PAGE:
THE Virginia Department of Transportation has received a record number of Smart Scale applications this year, making the 2018 round the most competitive since the program was first approved by the General Assembly in 2014 as a way to take politics out of transportation decisions.

VDOT says a total of 468 Smart Scale proposals, totaling more than $7 billion, were submitted by 158 local and regional transportation planning organizations, including the Fredericksburg Area Metropolitan Planning Organization and the George Washington Regional Commission, which represent the fastest growing of Virginia’s 21 planning districts.

But those $7 billion worth of projects are vying for just $850 million of available funding.

Smart Scale ranks proposed transportation projects in the Six-Year Improvement Program by a number of metrics, including whether they are located in a corridor of statewide significance, would reduce congestion and increase public safety, and have a positive impact on land use and economic development. Smart Scale projects that add new or improved access to Interstate 95 in the Fredericksburg region check all of those boxes.

Since the current round of applications is for inclusion in the fiscal 2020–25 Six-Year Plan, projects that don’t get the green light now will have to wait a long time for funding, and an even longer time for construction to begin.

VDOT is already spending more than $800 million on critical Interstate 95 improvements in the Fredericksburg region, including the southbound and northbound Rappahannock Bridge Crossings and a 10-mile extension of the “FredEx” toll lanes. So what are the chances that the region will get more Smart Scale funding for the projects identified in Phase 2 of FAMPO’s I–95 Corridor Study, released last month, during Round 3?

If Smart Scale is indeed smart, those projects should be funded.

FAMPO’s top priority would widen I–95 to four lanes between the future terminus of the southbound Rappahannock River Crossing and Exit 126 (U.S. Route 1/Massaponax), with a fifth southbound deceleration lane added. It makes no sense to expand I–95 to six lanes, only to have it bottleneck to three lanes just a few miles down the road. And you don’t have to be a highway engineer to know that adding a fourth travel lane northbound is also a no-brainer.

Other Smart Scale projects would improve I–95 access at Exit 136 (Centreport Parkway) and make needed upgrades to U.S. 1 and 17 and State Route 3. To sweeten the deal, these projects would include a bicycle/pedestrian path and a real-time parking availability system for all eight regional commuter lots along I–95 to facilitate carpooling, slugging, and transit use.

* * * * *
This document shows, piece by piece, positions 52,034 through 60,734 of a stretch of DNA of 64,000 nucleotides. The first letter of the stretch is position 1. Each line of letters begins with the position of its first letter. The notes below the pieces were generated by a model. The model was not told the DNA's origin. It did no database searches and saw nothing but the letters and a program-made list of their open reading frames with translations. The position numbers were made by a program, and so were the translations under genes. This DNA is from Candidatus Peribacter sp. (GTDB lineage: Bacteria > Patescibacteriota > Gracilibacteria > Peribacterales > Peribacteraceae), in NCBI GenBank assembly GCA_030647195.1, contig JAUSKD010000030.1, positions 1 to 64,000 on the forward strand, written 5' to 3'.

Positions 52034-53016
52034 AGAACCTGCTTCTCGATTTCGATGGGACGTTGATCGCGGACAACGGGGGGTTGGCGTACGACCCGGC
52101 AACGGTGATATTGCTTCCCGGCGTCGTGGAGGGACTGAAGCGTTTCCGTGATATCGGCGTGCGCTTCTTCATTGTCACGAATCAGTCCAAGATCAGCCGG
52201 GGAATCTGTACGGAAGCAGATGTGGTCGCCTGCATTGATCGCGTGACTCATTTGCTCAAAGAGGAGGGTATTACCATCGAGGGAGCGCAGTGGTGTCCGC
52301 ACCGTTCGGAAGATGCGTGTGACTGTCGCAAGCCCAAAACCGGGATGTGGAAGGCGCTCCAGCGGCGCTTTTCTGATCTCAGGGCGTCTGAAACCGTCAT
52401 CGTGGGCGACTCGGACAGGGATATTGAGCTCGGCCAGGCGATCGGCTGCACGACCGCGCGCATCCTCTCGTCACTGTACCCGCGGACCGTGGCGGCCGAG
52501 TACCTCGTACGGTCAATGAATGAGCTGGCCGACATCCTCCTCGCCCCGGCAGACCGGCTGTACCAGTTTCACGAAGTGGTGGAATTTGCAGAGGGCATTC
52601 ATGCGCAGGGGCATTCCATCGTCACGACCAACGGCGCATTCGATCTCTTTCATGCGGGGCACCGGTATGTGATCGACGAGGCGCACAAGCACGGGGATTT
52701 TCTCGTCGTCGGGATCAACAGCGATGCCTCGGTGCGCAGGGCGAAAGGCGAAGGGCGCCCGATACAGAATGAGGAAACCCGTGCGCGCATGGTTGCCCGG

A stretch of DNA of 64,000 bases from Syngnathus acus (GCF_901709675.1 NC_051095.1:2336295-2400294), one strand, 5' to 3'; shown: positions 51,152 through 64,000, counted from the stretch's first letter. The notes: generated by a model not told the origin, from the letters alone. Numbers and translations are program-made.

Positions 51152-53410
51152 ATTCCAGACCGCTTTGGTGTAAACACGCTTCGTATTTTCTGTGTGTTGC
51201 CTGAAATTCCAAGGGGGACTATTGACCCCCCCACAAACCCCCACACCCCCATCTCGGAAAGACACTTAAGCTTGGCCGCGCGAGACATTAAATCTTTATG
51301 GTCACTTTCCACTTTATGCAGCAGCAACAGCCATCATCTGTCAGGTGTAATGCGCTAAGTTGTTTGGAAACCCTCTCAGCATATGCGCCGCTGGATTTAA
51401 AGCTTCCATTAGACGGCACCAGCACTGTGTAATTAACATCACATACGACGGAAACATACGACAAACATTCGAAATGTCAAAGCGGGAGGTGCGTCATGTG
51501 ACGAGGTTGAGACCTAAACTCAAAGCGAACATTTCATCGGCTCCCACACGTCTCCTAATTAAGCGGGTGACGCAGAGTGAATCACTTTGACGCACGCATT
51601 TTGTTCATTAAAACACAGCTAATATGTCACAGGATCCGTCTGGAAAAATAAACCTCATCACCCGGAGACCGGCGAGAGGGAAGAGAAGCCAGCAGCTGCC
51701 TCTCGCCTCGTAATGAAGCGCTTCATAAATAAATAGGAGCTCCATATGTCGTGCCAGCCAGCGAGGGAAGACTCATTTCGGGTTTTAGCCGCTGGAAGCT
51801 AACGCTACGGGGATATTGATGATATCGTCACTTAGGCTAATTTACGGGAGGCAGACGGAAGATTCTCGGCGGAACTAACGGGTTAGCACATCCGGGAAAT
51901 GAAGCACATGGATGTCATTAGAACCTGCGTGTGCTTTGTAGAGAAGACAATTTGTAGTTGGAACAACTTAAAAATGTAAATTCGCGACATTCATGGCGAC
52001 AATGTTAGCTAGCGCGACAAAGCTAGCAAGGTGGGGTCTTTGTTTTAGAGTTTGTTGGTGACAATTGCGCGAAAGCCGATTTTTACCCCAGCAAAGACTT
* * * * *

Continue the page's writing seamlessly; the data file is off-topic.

That brings the region’s total requests to $184.4 million competing for approximately $425 million available in Smart Scale’s High Priority Fund. However, I–95 is a corridor of not only regional and statewide importance, but also national significance, and these necessary improvements should have been done a long time ago.

Other jurisdictions throughout the commonwealth have also submitted their own applications and are vying for a share of the available funds. However, sections of I–95 between Quantico and Massaponax are already at or nearing the red zone, and FAMPO’s 2045 Long Range Transportation Plan predicts that the level of service on the region’s interstate, primary and secondary roads will be at the failure point if something is not done soon.

This region does not have the luxury of time.

Due to its strategic location linking Washington, Northern Virginia, Richmond, and Hampton Roads, and the inescapable fact that I–95 is the nation’s most heavily travelled and most heavily congested interstate highway, if Fredericksburg goes into gridlock, guess what? Much of Virginia and the entire East Coast will feel the effects as well. That’s why it’s so imperative to keep traffic flowing at this critical juncture.

The Commonwealth Transportation Board will be holding nine public meetings to get feedback on transportation funding. The one in Fredericksburg is scheduled for Wednesday, Nov. 28 at 4 p.m. in VDOT’s Fredericksburg District Office auditorium. It’s a curious time for a public meeting, since thousands of area commuters who would be directly affected by the Smart Scale funding allocations will either still be at work or heading back home on heavily congested I–95.

Those who can attend, should. Others should email CTB members at urging them to fund most, if not all, of Fredericksburg’s requests.

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